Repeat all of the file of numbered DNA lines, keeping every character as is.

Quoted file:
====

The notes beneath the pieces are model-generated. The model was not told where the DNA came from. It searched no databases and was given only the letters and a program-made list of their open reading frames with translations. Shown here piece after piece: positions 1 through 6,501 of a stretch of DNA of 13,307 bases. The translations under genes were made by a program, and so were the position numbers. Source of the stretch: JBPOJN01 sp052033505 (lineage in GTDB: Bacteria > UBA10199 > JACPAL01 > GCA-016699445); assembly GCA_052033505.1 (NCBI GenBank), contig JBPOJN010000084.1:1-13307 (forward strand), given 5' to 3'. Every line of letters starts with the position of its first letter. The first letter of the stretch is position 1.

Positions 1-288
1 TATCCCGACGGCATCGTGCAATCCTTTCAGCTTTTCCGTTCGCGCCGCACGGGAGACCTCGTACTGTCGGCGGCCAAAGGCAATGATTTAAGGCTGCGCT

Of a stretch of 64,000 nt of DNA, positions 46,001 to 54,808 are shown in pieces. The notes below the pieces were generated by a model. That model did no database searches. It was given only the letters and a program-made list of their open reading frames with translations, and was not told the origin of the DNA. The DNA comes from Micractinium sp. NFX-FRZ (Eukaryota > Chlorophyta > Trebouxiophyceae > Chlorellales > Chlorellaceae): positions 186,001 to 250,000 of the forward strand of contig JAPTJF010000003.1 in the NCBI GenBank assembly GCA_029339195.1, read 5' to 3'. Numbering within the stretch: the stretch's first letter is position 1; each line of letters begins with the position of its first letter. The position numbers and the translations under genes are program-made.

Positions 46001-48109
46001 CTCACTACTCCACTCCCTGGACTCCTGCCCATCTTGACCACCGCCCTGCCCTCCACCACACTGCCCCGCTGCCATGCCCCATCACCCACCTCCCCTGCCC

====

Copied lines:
The notes beneath the pieces are model-generated. The model was not told where the DNA came from. It searched no databases and was given only the letters and a program-made list of their open reading frames with translations. Shown here piece after piece: positions 1 through 6,501 of a stretch of DNA of 13,307 bases. The translations under genes were made by a program, and so were the position numbers. Source of the stretch: JBPOJN01 sp052033505 (lineage in GTDB: Bacteria > UBA10199 > JACPAL01 > GCA-016699445); assembly GCA_052033505.1 (NCBI GenBank), contig JBPOJN010000084.1:1-13307 (forward strand), given 5' to 3'. Every line of letters starts with the position of its first letter. The first letter of the stretch is position 1.

Positions 1-288
1 TATCCCGACGGCATCGTGCAATCCTTTCAGCTTTTCCGTTCGCGCCGCACGGGAGACCTCGTACTGTCGGCGGCCAAAGGCAATGATTTAAGGCTGCGCT

Of a stretch of 64,000 nt of DNA, positions 46,001 to 54,808 are shown in pieces. The notes below the pieces were generated by a model. That model did no database searches. It was given only the letters and a program-made list of their open reading frames with translations, and was not told the origin of the DNA. The DNA comes from Micractinium sp. NFX-FRZ (Eukaryota > Chlorophyta > Trebouxiophyceae > Chlorellales > Chlorellaceae): positions 186,001 to 250,000 of the forward strand of contig JAPTJF010000003.1 in the NCBI GenBank assembly GCA_029339195.1, read 5' to 3'. Numbering within the stretch: the stretch's first letter is position 1; each line of letters begins with the position of its first letter. The position numbers and the translations under genes are program-made.

Positions 46001-48109
46001 CTCACTACTCCACTCCCTGGACTCCTGCCCATCTTGACCACCGCCCTGCCCTCCACCACACTGCCCCGCTGCCATGCCCCATCACCCACCTCCCCTGCCC